Hugh’s News & Views (Relationship With Christ)



It is sometimes affirmed that salvation is not rules or regulations or religion but a relationship with Christ. But what does it mean to have a “relationship with Christ”? The expression can range all the way from a very nebulous, “better-felt-than-told” sort of thing to a healthy, biblical view of the matter. What does the Bible say about a relationship with Christ and how such a relationship is established and maintained?

In what is sometimes called His high priestly prayer, Jesus said, “And this is eternal life, that they may know You, the only true God, and Jesus Christ whom you have sent” (John 17:3). Years after he had become a Christian, Paul expressed a fervent desire to “know Him and the power of His resurrection, and the fellowship of His sufferings, being conformed to His death, if, by any means, I may attain to the resurrection from the dead” (Philippians 3:10-11). Near the end of his life Paul confidently affirmed, “For this reason I also suffer these things; nevertheless I am not ashamed, for I know whom I have believed, and am persuaded that He is able to keep what I have committed to Him until that Day” (II Timothy 1:12). How did Paul initially come to “know” the Lord? How did he establish a relationship with Christ?

Paul’s conversion from Judaism to Christ is recorded in Acts 9, 22, and 26. A study of these chapters will show that Paul came to faith in Christ as the Son of God and that he was baptized in water to have his sins washed away by the blood of Christ. (Read carefully Acts 9:1-22; 22:1-21; 26:1-32).

A study of all of the accounts of conversion found in the Book of Acts will show that a particular pattern or course of action was followed. While every action taken is not specifically named in every case, in all the cases each of the “steps” not mentioned is nevertheless implied. For example, in the case of the Ethiopian eunuch (Acts 8:26-40), nothing is said of his repentance, but does anyone believe for a moment that he entered a relationship with Christ without repenting of his sins since Christ Himself had declared, “Unless you repent you will all likewise perish” (Luke 13:3)?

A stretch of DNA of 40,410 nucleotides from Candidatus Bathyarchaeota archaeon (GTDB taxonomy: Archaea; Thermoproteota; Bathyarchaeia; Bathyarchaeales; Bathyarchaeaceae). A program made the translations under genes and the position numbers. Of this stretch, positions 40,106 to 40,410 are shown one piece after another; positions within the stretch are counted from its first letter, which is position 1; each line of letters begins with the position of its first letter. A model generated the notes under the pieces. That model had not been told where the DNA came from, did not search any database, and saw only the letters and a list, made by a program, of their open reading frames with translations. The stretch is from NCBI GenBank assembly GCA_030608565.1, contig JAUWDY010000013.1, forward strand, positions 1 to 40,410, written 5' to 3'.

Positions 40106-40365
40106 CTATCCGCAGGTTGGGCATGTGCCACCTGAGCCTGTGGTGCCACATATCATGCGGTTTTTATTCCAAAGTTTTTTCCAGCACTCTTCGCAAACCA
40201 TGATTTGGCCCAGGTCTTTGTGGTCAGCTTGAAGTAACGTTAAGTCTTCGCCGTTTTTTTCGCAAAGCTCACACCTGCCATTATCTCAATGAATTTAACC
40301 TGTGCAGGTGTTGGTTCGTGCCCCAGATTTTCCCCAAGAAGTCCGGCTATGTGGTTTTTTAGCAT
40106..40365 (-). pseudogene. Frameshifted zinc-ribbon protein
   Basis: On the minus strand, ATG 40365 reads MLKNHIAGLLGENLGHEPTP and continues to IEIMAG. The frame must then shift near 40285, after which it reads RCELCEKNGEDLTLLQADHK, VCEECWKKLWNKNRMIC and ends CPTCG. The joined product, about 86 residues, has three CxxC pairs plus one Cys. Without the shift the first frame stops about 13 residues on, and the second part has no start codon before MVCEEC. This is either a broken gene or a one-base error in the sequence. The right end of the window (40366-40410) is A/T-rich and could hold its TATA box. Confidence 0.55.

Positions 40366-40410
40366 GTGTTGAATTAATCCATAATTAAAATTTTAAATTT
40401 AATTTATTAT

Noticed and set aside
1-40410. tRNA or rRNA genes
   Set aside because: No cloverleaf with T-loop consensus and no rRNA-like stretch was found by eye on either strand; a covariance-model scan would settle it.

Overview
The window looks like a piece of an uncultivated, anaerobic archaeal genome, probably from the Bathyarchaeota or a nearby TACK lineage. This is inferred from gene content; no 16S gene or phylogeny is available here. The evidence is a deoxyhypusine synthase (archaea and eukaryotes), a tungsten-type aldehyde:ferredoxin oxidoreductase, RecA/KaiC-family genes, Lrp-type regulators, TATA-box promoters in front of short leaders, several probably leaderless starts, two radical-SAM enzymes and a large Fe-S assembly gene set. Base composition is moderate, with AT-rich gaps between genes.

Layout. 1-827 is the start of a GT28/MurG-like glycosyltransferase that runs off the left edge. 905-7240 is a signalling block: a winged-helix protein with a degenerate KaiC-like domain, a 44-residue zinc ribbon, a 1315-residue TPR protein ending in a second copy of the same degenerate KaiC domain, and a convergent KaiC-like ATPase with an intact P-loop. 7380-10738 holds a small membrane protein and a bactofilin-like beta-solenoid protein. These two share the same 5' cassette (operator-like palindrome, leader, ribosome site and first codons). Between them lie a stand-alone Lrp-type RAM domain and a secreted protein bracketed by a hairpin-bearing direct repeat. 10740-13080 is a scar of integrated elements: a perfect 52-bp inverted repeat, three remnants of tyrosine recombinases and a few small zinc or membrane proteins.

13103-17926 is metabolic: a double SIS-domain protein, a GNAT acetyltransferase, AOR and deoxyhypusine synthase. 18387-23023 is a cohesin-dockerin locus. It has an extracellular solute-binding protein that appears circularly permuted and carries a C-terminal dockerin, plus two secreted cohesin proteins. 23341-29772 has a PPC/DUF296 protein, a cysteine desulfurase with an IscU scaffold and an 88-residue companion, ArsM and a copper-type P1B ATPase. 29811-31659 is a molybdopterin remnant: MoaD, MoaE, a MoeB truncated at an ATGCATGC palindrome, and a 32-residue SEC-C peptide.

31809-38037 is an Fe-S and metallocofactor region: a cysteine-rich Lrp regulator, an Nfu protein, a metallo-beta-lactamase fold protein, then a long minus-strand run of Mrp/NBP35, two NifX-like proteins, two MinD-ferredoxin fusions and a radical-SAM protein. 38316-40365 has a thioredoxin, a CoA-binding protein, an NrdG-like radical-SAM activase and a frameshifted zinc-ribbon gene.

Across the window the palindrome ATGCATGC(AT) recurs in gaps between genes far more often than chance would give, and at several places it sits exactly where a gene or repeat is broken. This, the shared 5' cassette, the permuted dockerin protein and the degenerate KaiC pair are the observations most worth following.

When all of the actions mentioned in the conversion cases in the Book of Acts are added up, one comes to see that in order to establish a relationship with Christ one must hear the gospel of Christ, believe the gospel of Christ, repent of sins, confess Christ to be the Son of God, and be baptized (immersed in water) for the remission of sins.

  • The people on Pentecost were told to “repent and be baptized for the remission of sins” (2:38).
  • The Samaritans “believed Philip as he preached the things concerning the kingdom of God and the name of Jesus Christ,” and as a result “both men and women were baptized” (8:12).
  • Following his baptism, the eunuch went on his way rejoicing (8:36-39).
  • Saul (who became Paul) arose from a period of prayer and fasting (evidencing his sincere repentance) “and was baptized” (9:18) to wash away his sins (22:16).
  • Cornelius and his household were commanded “to be baptized in the name of the Lord” (10:48).
  • Lydia and her household were baptized (16:15).
  • The Philippian jailer and all his family were baptized “the same hour of the night” (16:33-34).
  • “Many of the Corinthians, hearing, believed and were baptized” (18:8).
  • Twelve men in Ephesus who had been baptized with the outdated baptism of John the Baptist had to make a second trip to the water and get their baptism right by being “baptized in the name of the Lord Jesus” (19:5).

All of these steps are necessary today in order to establish a relationship with Christ. “For as many of you as have been baptized into Christ have put on Christ” (Galatians 3:27). Clearly, It is at the point of baptism that one actually enters into Christ.

When a person has been gravely ill, suffered serious debilitating bodily injury, or undergone major surgery for it to later be reported of him, “He was able to take a few steps today” is seen as an encouraging sign. Jesus invites all to come to Him (Matthew 11:28-30). But in order to “come” to Christ one must take some steps! To maintain a relationship with Christ, one must “walk in the light” (I John 1:7), and walking involves taking steps! Let no one be guilty of denigrating the “steps” in God’s plan of human redemption!

Yes, we are saved by having a right relationship with Christ—being in Christ and remaining in Christ. Our eternal salvation is dependent upon our maintaining a right relationship with the Lord and dying in the Lord (Revelation 14:13). Let us make sure that we establish such a relationship in the way the New Testament instructs. Let us make sure that we keep that relationship healthy and intact.

Speaking Schedule:

August 21: Fairlane Church of Christ, Shelbyville, TN

Hugh Fulford

August 20, 2013

#hughfulford, #relationship-with-christ, #salvation